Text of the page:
Ask Matt: Memories Die Hard for a Cedric Fan, Plus ‘Unicorn,’ ‘Grey’s’ Malaise & More
Welcome to the Q&A with TV critic (also known to some TV fans as their “TV therapist”) Matt Roush, who’ll try to address whatever you love, loathe, are confused or frustrated or thrilled by in today’s vast TV landscape.
One caution: This is a spoiler-free zone, so we won’t be addressing upcoming storylines here unless it’s already common knowledge. Please send your questions and comments to [email protected] (or use the form at the end of the column) and follow me on Twitter. Look for Ask Matt columns on most Tuesdays and Friday.
Haven’t I Seen (Insert Name) Somewhere Before?
Question: What do you think about fans of classic shows having a tough time with actors from their shows playing a different role with a different cast or specific cast members? Like I can’t get into The Neighborhood, because for me I can’t get past seeing Cedric The Entertainer married to another woman that’s not Terri J. Vaughn from The Steve Harvey Show, which was a WB sitcom back in the ’90s. Same for why it took me forever to watch The Middle or Modern Family. — Tonya
Matt Roush: You know I’m only kind of kidding about that “TV therapist” label, right? Because this could be a real problem for your longtime TV-viewing future. Careers live way beyond individual shows — even Mariska Hargitay will (presumably) take on another role once Olivia Benson’s two-decade SVU reign is over — and this should be celebrated instead of seen as a hindrance. But this kind of identification with an actor and a role is hardly new. When Mary Tyler Moore was developing her self-titled sitcom classic in the 1970s, there was concern that no one would accept her as anyone but Laura Petrie from The Dick Van Dyke Show — and they couldn’t depict Mary Richards as divorced, because people might assume she’d left Rob. Even now, the mail I get about Patricia Heaton‘s new show Carol’s Second Act seems largely motivated by not just a reaction to the show’s mediocrity but the unhappiness among her fans that she’s no longer playing Frankie Heck on The Middle (or even Debra on Everybody Loves Raymond).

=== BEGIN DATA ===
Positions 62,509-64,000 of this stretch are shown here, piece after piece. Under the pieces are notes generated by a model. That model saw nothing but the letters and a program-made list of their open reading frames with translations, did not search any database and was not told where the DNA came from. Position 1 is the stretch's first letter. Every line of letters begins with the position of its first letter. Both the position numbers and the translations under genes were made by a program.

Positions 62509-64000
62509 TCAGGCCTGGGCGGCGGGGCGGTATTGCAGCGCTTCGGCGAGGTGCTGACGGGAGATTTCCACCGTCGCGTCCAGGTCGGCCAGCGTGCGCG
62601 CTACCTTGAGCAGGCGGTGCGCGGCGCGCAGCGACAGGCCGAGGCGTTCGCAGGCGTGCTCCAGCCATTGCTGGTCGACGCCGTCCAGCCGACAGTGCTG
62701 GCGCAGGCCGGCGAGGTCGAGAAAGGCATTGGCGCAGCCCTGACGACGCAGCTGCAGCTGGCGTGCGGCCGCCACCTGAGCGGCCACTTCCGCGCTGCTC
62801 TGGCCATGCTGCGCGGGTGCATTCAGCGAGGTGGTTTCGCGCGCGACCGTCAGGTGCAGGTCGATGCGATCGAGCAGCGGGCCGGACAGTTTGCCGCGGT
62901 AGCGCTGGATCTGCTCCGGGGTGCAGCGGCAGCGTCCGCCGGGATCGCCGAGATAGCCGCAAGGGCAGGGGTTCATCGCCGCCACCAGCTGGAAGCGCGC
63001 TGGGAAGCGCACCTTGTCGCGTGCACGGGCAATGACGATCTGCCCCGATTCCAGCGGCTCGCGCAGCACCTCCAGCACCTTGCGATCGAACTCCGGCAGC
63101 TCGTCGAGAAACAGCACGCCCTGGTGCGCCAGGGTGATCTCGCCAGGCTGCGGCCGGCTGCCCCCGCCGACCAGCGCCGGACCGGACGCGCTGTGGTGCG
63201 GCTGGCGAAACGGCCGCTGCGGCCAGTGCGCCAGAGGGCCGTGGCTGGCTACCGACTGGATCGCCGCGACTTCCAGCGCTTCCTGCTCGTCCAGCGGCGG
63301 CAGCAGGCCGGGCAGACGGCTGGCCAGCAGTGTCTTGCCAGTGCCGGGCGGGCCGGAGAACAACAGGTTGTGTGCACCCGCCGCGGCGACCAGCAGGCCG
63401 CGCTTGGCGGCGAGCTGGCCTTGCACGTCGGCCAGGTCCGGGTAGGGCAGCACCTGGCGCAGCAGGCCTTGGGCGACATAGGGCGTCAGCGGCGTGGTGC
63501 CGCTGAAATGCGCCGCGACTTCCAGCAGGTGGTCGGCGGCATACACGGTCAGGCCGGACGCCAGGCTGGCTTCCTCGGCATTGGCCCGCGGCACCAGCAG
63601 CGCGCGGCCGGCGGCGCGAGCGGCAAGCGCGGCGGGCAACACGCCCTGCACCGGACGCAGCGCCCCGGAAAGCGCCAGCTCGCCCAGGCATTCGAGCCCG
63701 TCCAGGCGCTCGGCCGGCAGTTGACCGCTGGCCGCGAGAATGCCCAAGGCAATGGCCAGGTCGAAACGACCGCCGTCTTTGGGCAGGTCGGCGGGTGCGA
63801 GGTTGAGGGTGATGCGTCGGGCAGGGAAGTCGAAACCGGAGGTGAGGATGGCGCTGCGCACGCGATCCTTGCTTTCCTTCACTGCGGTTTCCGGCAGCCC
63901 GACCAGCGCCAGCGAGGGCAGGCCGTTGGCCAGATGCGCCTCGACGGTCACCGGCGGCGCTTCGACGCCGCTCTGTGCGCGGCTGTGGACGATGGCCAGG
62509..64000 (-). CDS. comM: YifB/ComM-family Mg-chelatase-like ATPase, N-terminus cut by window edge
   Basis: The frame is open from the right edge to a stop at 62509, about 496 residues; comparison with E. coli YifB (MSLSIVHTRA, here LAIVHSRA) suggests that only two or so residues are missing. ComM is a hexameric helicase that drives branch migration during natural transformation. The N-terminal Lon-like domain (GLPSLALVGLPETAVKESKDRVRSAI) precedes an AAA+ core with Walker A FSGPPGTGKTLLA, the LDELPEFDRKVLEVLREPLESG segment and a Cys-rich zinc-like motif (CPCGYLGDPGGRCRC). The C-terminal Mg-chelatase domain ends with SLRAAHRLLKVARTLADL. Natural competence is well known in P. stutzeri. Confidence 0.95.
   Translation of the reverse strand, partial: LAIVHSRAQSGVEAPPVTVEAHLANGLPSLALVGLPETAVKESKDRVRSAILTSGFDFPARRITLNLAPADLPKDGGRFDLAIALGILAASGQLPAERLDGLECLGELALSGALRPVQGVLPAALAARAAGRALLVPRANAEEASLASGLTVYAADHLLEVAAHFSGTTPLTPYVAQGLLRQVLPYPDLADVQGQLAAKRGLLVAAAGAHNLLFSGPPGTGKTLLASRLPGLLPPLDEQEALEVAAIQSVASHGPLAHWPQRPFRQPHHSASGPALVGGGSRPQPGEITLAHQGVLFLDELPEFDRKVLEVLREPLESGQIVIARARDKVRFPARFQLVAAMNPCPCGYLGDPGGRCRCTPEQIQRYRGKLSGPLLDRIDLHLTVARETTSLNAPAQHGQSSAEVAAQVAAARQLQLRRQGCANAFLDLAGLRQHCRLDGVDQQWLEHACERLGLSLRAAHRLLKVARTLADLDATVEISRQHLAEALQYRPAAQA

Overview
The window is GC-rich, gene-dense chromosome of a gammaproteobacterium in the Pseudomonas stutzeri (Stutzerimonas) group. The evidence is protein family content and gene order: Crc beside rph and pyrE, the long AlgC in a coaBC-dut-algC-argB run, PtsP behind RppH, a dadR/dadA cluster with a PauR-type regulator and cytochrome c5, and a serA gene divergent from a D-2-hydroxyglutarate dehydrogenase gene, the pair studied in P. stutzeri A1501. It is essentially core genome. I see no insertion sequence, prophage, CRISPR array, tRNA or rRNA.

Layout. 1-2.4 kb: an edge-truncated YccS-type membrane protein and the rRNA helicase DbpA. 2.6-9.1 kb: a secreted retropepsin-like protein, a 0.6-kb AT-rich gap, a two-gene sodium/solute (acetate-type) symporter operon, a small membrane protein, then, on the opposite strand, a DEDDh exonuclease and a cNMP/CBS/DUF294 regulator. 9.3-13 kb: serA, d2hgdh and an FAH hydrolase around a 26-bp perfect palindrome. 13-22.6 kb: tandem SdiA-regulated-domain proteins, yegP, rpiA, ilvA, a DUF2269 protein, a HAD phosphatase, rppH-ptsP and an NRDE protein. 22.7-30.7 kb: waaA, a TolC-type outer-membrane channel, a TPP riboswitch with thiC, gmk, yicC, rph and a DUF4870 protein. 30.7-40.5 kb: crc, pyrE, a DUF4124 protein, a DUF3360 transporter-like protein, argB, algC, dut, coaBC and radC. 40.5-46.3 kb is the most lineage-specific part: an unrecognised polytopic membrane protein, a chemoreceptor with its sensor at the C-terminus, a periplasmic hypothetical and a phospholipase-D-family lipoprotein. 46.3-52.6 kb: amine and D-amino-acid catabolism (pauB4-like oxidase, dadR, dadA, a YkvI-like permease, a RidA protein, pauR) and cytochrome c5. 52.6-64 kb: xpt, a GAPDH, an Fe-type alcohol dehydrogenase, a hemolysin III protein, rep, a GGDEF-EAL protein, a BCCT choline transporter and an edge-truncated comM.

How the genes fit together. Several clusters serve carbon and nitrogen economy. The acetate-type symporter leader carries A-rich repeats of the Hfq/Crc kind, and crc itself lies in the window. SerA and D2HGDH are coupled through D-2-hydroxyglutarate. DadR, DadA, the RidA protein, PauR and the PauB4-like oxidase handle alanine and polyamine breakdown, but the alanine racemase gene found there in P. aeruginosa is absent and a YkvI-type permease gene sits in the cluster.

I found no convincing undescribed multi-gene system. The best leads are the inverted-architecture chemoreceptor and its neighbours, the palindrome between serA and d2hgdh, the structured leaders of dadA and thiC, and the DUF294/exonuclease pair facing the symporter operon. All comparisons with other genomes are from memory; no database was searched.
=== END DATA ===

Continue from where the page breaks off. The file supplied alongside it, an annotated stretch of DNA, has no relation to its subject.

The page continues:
My advice: Get over it and rejoice in the fact that one of your favorite TV stars is still working. It’s quite possible you won’t enjoy Cedric’s curmudgeon character on The Neighborhood as much as his role on The Steve Harvey Show, but how could you object to him now sharing a fake TV home with Tichina Arnold? She’s great.
A Unicorn by Any Other Name